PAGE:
By  on December 26, 2000

PARIS -- The house of Louis Feraud is on the move, again.

Only six months after naming a new creative director and chief executive officer, the French house has installed another new leader, secured new, slightly unorthodox digs and has a host of other projects up its sleeve, not the least of which is its first ready-to-wear show in years in Paris next March.

Peter Heijt, Feraud's new president and ceo, outlined the changes in a joint interview with Yvan Mispelaere, the former Prada and Valentino designer brought in to overhaul the house's image.

"This used to be a ceramics factory," Heijt remarked upon entering the still-vacant space in the 10th Arrondissement that will soon house Feraud's design studies and administration offices.

It's an unusual address for a couture house, but he and Mispelaere both said it's symbolic of the way the company is making a break with the past and charting a more modern course, a year after the death of its namesake designer. Feraud died on Dec. 28, 1999.

Mispelaere said he's keen to have all design staff, for couture, rtw and licensing, concentrated under one roof. They have been located in various locales around Paris and some in Darmstadt, Germany.

The new headquarters will be the site of Feraud's spring couture show Jan. 23 and Heijt reiterated Secon's commitment to the money-losing top line. The firm sold only a dozen items from Mispelaere's debut couture collection, including two wedding dresses. Mispelaere said he detects a new tendency in couture to buying items rather than total looks.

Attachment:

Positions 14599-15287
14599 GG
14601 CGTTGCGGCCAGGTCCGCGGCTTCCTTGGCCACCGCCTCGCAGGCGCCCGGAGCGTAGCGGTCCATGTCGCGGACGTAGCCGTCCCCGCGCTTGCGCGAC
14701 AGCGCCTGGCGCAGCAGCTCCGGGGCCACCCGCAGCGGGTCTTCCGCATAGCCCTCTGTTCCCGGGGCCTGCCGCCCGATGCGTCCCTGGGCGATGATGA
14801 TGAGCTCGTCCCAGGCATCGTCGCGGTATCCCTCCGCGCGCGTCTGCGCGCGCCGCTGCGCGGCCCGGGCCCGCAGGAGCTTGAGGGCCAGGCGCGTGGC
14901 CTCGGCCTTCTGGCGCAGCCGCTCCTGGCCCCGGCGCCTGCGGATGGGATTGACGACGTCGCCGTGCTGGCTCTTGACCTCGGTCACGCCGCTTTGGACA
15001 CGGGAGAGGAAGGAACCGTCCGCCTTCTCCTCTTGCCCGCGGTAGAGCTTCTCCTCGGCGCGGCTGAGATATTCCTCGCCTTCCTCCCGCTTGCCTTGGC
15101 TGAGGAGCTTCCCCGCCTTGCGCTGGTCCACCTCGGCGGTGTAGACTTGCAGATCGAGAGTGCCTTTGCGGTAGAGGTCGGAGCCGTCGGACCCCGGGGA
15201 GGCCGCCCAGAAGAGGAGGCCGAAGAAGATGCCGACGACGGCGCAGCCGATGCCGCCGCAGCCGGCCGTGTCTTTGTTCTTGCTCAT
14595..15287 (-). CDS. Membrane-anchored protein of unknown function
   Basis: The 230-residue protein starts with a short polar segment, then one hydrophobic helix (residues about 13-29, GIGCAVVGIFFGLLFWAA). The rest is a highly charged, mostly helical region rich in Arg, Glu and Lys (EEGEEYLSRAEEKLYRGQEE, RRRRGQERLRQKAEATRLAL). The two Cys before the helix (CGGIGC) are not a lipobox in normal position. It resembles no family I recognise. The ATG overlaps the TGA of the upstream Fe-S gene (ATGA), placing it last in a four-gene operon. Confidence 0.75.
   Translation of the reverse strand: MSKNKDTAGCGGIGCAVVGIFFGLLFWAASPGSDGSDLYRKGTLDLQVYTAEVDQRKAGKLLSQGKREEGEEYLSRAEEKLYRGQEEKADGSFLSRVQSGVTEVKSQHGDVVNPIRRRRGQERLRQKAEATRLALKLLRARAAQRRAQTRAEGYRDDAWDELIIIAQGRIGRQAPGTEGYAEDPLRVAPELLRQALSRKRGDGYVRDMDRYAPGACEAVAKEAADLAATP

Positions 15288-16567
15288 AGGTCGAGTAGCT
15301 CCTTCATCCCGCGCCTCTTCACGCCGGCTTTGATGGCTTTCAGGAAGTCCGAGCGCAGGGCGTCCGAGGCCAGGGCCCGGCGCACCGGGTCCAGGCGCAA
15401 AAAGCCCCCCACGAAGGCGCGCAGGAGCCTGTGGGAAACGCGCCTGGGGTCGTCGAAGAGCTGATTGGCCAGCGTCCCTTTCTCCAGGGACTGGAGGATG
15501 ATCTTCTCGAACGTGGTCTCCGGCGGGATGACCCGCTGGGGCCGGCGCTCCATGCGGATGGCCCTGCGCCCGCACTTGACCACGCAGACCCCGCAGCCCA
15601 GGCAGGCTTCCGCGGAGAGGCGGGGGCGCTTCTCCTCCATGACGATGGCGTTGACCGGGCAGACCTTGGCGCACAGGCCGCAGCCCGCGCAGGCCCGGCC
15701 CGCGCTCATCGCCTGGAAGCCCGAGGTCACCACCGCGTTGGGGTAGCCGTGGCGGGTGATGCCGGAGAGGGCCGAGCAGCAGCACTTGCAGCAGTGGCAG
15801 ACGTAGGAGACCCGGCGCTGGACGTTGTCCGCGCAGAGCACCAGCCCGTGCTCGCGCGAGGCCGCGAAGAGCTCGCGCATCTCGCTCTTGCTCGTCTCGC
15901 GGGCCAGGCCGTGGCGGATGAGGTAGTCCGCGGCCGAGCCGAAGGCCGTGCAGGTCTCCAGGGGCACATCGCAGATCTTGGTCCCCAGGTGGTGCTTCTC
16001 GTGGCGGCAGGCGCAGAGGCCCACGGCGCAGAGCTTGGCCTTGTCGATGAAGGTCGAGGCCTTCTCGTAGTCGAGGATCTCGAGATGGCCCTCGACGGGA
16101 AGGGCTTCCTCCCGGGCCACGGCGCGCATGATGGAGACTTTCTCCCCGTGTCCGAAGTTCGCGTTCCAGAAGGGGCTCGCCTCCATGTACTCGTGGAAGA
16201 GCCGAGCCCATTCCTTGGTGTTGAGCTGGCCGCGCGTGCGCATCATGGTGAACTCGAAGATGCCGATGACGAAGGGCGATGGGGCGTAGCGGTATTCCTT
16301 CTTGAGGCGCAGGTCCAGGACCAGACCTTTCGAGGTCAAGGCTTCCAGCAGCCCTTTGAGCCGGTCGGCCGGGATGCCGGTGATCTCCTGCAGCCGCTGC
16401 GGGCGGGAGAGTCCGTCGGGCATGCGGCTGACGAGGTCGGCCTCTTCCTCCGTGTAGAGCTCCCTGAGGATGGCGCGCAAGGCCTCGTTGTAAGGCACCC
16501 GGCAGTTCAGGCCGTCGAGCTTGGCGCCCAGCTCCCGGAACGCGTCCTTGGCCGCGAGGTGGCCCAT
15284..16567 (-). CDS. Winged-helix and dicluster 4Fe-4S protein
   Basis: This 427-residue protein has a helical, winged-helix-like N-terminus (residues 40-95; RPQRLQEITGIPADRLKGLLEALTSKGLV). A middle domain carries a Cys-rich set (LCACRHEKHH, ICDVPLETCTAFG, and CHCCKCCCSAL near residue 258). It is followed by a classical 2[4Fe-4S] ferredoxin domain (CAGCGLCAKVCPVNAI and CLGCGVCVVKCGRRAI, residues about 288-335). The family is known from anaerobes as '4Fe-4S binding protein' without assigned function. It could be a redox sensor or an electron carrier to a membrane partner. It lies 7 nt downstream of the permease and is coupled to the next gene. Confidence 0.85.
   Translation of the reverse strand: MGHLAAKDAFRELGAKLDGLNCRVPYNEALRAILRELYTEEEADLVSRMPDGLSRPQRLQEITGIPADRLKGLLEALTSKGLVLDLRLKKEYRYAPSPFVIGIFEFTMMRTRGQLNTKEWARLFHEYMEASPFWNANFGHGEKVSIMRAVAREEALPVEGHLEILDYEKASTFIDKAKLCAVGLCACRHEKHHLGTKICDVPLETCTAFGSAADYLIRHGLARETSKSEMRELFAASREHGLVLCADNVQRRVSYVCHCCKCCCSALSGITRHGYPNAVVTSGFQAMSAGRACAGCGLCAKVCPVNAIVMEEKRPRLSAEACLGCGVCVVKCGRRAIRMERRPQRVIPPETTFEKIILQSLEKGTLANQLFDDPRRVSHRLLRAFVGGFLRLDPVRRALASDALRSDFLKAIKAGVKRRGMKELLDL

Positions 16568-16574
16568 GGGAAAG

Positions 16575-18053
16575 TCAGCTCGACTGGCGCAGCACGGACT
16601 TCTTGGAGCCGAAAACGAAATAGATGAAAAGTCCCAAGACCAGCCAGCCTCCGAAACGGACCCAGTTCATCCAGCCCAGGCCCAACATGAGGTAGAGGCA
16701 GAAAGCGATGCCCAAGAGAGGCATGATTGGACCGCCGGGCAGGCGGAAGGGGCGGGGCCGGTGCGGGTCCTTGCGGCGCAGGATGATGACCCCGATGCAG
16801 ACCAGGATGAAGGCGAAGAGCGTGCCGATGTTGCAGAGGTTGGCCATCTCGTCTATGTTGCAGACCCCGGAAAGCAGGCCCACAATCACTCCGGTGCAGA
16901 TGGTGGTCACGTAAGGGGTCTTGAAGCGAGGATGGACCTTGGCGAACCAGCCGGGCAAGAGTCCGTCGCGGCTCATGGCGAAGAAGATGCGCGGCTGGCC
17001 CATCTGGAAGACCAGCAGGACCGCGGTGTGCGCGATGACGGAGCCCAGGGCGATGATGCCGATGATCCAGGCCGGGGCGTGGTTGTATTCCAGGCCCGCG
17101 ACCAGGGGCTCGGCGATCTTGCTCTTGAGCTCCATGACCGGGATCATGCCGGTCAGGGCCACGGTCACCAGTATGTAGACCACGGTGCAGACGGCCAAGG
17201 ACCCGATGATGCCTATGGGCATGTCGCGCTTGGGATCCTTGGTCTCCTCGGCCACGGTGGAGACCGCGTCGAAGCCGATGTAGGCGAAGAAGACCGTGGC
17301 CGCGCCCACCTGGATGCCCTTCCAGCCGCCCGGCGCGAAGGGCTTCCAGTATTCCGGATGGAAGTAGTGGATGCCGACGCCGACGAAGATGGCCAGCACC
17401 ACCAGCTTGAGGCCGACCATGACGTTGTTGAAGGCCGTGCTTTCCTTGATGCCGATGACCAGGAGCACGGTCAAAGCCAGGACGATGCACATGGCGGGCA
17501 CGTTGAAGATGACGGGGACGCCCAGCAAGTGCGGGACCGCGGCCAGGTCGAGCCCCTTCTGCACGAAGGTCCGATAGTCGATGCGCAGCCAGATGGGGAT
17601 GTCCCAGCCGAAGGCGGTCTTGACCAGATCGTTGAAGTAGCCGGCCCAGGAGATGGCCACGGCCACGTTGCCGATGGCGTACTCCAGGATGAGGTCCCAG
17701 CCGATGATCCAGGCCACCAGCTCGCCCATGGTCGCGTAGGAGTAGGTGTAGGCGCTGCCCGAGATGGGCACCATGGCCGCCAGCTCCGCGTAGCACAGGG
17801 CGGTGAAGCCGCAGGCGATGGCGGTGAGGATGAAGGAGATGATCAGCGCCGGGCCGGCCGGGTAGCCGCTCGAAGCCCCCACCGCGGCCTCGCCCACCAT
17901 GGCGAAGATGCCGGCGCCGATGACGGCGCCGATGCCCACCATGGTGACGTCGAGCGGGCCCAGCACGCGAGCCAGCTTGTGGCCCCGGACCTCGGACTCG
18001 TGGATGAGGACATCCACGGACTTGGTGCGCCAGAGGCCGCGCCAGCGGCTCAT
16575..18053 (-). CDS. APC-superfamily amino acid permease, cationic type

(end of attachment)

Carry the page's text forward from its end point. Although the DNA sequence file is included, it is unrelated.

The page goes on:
"There's a way of buying now that involves looking for special things," he said, characterizing the trend as a reaction to years of minimalist and serious investment dressing.

That's why Mispelaere plans to introduce a luxury rtw collection on the runway in March, a complement to the suits and occasion dressing that remain the bread and butter of the company. Although the collection had been segmented in the past, with casual looks labeled Contraire Louis Feraud and suit looks Louis Feraud Pret-a-Porter, the full breadth of looks will now come under one banner.

Heijt said he's projecting sales growth of 25 percent for the fall season based on the new fashion direction and the addition of the luxury sportswear. This year, sales of rtw at Feraud reached about $45.7 million at wholesale, with about half of that amount derived from the U.S. market. Overall, the brand generates about $91.4 million at wholesale. Dollar figures are converted from the German mark at current exchange ratesHeijt was quietly named the new ceo of Feraud last month. Previously, he was a group vice president and board member of Secon and has been with the company for 18 months.

Heijt succeeds Rafael Labrador, who had joined Secon from Eastpak Corp. According to Heijt, Labrador had been impatient with the long-term approach the company had decided to take in its efforts to revitalize the brand.

Mispelaere and Heijt stressed the house has many avenues of growth ahead of it, including footwear, fragrance and accessories. U.S. licenses include fur, fine jewelry and bathing suits. And the financial picture, despite heavy investments in the brand, is improving.

Heijt said Feraud is on track to break even in 2000, whereas the brand was losing as much as $27 million a year when Secon first acquired some Feraud apparel business starting in 1997.

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